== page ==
Spousal Privilege Plot Summary:
A former NFL player turned commentator (The Walking Dead’s Chad L. Coleman) is caught on tape (a la Ray Rice) knocking out his wife (Megan Goode) in a parking deck. A media frenzy surrounds the contentious trial asking the question — is this is a matter the courts should decide or is it a private situation the law shouldn’t touch?
Hey, remember the whole Ray Rice incident? Remember how we had every single minute detail of this case plastered over every form of media? Remember all the debate over his “punishment” and whether this was a public or private matter?
Remember all that?
Great, because Law & Order: SVU is going to retell the exact same story, add a dash of Adrian Peterson in there, and then take it to court.
There’s a a lot of really annoying things that happen in this episode…
1. We’ve Seen This Episode Already
The element of the abusive sports figure was already touched upon earlier this season in “American Disgrace.” Sure, domestic violence in sports is a subject that has not left our collective conscious, but come on, do we really need to rehash the Ray Rice storyline again – two months later? And do we really need to do an exact replication of what happened? The punch. The proposal. The quick marriage. Finding God. The woman taking all the blame. Come on guys, let’s come up with something a little more creative here. Also, the recreation of the punch, was really tough to watch. There could’ve been a more creative way to present this. We did not need to see Chad Coleman strike Megan Goode at all. Let’s do something where the detectives react in horror instead of seeing the actual punch. It’s supposed to be disturbing, we’ve all seen the Rice tape, we don’t need to see it again.
2. Amanda Rollins, Drunk…AGAIN
We’re going back to this? Really? God damn it guys, why? WHY? You were on such a roll this season. You kept the personal BS to the sidelines. We’d get glimpses of issues Olivia had with her adoption and how it clashes with her new role as a lieutenant. That’s fine. But the ‘Amanda Rollins (Kelli Giddish) is a raging alcoholic and gambling fiend who got the shit kicked out of her by her loan shark’ storyline is the worst. It was always a low point least season, and it take a guest spot from Donal Logue, the patron saint of awesome, to salvage it. Now, we see Rollins, who’s supposed to be on the wagon and going to meetings getting absolutely sloppy drunk, trying to justify that the football player didn’t deserve to be prosecuted. Yes, Drunky MacGuber is okay with domestic violence.
2a. Then It Got Awkward
So while completely shitfaced, Rollins tries to “prove a point” with Amaro (Danny Pino). She gets in his face – shoving, slappy, insulting Nick. And of course, Nick Amaro being the dumbest and most irrational guy ever takes the bait. He gets ludicrously pissed off, throws a drink, slams his fists, but does “the right thing” and walks away. Yeah, you did the right thing Nick. You were two seconds away from blasting her in the face with a right. Give me a break. This was by far the worst part of the 16th season. It was absolutely painfully awkward to watch. It was poorly written and poorly acted.
At this point Rollins and Amaro have been such trainwrecks as characters, the show should just ship both of them off the series and reboot the team with Ice-T and Carese as the main detectives.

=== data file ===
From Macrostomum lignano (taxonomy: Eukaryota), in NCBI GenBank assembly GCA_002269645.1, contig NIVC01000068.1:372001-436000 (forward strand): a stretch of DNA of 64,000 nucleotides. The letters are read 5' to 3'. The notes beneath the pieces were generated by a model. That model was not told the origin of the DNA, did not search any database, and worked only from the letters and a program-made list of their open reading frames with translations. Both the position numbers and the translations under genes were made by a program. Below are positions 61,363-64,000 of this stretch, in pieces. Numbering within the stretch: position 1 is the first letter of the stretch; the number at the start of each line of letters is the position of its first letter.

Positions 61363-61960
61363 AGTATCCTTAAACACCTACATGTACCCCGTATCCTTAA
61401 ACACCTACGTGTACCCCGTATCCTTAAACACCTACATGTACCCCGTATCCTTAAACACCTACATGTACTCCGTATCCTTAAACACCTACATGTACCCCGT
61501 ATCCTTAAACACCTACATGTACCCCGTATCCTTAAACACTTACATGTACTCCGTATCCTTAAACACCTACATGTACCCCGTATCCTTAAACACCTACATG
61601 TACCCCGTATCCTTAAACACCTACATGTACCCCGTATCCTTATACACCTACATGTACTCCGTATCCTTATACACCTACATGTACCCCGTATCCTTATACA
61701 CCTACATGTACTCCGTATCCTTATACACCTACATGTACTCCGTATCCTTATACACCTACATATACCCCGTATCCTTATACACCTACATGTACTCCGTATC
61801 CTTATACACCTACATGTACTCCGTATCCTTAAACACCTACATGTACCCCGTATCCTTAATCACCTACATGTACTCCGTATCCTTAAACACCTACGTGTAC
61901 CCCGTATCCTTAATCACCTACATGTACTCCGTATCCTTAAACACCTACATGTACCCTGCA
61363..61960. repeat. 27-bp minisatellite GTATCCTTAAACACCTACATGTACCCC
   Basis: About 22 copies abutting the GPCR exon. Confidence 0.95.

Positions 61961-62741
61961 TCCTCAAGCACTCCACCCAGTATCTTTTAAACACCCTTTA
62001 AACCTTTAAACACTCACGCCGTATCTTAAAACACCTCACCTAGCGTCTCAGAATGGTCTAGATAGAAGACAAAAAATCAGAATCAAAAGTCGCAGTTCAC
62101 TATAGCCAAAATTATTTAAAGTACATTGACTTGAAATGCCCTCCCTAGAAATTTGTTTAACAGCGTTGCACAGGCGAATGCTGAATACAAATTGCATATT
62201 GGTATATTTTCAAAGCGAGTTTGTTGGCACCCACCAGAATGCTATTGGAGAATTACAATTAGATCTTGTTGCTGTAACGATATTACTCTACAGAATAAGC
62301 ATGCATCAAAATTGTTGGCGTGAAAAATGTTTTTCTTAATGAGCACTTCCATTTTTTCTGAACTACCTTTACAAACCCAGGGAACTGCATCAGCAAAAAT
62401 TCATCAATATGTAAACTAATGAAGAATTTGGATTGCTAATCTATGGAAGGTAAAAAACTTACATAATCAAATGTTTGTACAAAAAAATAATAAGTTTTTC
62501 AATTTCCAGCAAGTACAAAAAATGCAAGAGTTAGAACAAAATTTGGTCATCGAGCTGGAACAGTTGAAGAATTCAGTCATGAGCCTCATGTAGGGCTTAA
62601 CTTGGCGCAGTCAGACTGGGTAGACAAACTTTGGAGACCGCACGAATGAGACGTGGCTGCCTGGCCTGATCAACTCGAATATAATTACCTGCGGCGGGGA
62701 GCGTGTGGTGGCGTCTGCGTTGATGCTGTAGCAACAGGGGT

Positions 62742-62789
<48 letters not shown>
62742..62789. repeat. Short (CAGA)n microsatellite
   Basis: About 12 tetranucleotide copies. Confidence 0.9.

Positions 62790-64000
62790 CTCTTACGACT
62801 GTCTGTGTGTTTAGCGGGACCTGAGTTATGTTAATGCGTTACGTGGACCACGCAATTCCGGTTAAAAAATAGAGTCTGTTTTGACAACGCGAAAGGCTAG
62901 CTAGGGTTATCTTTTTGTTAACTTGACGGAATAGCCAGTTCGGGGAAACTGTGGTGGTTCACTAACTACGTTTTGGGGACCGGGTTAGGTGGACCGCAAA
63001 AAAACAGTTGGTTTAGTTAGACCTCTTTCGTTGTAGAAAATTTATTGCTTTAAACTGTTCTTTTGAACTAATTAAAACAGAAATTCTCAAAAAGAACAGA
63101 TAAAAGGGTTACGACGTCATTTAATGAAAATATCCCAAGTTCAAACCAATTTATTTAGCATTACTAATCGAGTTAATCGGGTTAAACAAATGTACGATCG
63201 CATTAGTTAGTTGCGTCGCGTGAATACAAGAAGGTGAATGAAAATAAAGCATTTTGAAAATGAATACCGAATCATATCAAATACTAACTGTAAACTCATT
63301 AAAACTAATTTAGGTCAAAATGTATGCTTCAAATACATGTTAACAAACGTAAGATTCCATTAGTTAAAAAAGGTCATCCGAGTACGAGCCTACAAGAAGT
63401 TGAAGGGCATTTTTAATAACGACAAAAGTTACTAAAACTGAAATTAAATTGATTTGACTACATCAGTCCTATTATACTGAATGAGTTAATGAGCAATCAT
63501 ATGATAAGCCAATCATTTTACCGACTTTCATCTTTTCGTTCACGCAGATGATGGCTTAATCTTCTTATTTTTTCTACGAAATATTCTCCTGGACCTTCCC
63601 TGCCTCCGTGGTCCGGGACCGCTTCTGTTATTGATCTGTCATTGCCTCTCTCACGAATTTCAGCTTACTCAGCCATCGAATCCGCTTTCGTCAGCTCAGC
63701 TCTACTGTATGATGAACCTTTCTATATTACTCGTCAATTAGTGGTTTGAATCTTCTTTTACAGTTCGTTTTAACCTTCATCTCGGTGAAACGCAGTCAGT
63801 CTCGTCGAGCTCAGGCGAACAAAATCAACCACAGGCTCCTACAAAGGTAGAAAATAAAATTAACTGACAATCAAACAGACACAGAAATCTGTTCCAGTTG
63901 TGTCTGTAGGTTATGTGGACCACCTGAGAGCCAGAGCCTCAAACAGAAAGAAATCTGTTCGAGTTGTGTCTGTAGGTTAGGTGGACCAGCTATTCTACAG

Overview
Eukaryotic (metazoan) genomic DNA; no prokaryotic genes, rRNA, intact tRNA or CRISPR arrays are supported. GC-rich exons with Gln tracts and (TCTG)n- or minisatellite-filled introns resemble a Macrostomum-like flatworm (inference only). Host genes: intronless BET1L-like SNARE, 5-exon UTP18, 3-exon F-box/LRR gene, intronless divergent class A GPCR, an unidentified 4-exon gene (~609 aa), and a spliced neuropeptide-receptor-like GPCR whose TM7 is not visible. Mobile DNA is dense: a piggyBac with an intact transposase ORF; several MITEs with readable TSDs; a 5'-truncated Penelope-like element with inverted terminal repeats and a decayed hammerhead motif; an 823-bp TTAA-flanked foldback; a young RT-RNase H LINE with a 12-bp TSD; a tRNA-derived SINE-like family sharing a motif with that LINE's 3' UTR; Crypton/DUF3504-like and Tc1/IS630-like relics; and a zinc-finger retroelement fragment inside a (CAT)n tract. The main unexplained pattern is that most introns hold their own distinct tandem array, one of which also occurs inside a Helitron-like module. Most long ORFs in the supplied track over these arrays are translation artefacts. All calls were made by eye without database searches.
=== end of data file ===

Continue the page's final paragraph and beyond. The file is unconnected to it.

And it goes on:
3. Let’s Play Fantasy Judicial System:
This episode, whether intentional or not, came off like the writers of the series wanted to get their point across of how the Ray Rice situation should’ve been handled. SPOILER ALERT. They wanted him to be convicted. And so, if they couldn’t have it happen in real life, they’ll do it on the show. Again, if this was their intention or not is unclear, but man did this episode surely feel soap box-y. Plenty of audience members will agree with the outcome of the episode (I do as well), but man they just were so blatant about it.
4. They Dropped the Ball
Megan Goode’s character is a fascinating one – a woman who’s been abused who decides to stand by her man. And it’s being portrayed by a talented actress in Goode. They could’ve had a great character here, really delving deep into the mind of this woman. It would’ve made for some compelling television and Goode has the chops to really make this role special. However, instead we get a lot of bland, generic, “Because I love him!” explanations and paint-by-number emotional outbursts. It’s a shame.
If handled better, ‘Spousal Privilege’ could’ve been a great episode. They touched upon the whole “what’s public” and “what’s private” matter of spousal abuse, but they really could’ve dove deeper into the emotional aspect of this case and really get inside the mind of the two characters involved in the situation. We’ve seen worse from SVU in the past, but this is by far one of the weakest entries to date.
Rating: 5 out of 10
Bill Bodkin is the Editor-in-Chief and Co-Founder of Pop-Break. He can be read weekly on Trailer Tuesday and Singles Party, weekly reviews on Mad Men, Boardwalk Empire, Hannibal, Law & Order: SVU and regular contributions throughout the week with reviews and interviews. His goal is to write 500 stories this year. He is a graduate of Rutgers University with a degree in Journalism & English and currently works in the world of political polling. He’s the reason there’s so much wrestling on the site and is beyond excited to be a Dad this coming December. Follow him on Twitter: @PopBreakDotCom